If other scientists wish to investigate just how influenza viruses or malaria parasites impact their respective host organisms, they cannot solely concentrate on the intricacies of their complex research but must also deal with ethical questions pertaining to animal experimentation. Or they are compelled to prepare clinical studies. This makes the research slow and arduous and the accompanying experiments very expensive or even impossible. So Ebert has no wish to involve mice or apes or humans in his basic research – not even yeast fungi or fruit flies. But why exactly then water fleas? Ebert says that they stand up especially well to the test of a model system when it comes to researching infectious diseases. As a schoolboy in Trier he enthused for ornamental fish and had not just one but eventually five aquariums – though now the tall slender biologist is not interested so much in fish as in their food. And he has indeed developed an infallible sense for it: “I immediately know if I am dealing with female or male animals, I see when they are sick, I can diagnose the symptoms and distinguish among the various parasites.” An exact knowledge of this model system now allows him and his team to find answers to very complex questions. He makes no distinction between practice and the theoretical framework because he tests the evolutionary concepts in elaborate experiments and then rethinks them according to any deviant findings. He still regularly performs work in the laboratory. And twice a year, to get away from his writing desk, he will spend extended periods in the great outdoors, doing fieldwork. But more on that shortly.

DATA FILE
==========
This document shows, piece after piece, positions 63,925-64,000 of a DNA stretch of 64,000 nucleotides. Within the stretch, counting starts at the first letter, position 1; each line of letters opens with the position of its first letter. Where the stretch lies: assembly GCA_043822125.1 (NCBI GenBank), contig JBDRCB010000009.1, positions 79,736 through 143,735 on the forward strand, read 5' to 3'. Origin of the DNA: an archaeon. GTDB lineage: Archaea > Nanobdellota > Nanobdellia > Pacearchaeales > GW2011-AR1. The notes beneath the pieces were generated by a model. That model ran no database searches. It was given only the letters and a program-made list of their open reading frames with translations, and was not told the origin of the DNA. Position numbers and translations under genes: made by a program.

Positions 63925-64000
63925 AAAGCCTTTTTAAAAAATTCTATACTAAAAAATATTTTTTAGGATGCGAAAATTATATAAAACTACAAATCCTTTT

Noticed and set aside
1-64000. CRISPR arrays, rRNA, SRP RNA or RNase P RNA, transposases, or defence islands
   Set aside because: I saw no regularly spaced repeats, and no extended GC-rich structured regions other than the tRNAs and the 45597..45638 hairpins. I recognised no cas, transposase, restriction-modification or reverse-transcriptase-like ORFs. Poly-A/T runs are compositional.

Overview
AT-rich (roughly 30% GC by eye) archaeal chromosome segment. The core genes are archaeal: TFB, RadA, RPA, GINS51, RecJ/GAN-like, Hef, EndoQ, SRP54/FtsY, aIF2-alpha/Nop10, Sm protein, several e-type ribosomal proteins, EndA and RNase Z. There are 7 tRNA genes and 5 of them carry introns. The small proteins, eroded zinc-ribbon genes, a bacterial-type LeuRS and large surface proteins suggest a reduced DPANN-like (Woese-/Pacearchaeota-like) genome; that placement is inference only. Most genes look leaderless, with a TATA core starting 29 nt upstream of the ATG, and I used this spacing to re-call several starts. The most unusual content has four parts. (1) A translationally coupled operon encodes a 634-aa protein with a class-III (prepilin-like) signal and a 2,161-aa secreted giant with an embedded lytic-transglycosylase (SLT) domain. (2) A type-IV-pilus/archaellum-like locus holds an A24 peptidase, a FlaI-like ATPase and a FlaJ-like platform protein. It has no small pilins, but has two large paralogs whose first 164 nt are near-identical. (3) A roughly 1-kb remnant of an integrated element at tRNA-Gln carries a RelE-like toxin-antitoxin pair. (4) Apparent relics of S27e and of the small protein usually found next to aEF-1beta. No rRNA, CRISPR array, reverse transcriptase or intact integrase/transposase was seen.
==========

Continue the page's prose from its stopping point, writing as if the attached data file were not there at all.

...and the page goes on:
Ebert originally went to Basel to get his doctorate. And this at a time when evolutionary biology in Germany was seemingly doomed to extinction, judged as an old-fashioned niche discipline, and his advisor Jürgen Jacobs at the Ludwig-Maximilians-Universität in Munich was regarded as one of the last of a dying breed. Ebert was counseled to enter the field of neurobiology, but he was untempted by that up-and-coming discipline, so he first went to study with Stephen Stearns in Switzerland where he got his doctorate and then spent his postdoc years in Panama and Oxford, where he worked with William D. Hamilton. In 1995 he returned as an assistant professor to Basel’s Zoological Institute. Apart from a short period at the University of Fribourg, Ebert has remained faithful to the city on the Rhine. He has been a professor of zoology and evolutionary biology in Basel since 2004 and witnessed his children benefiting from the family’s proximity to the water by becoming passionate competitive rowers.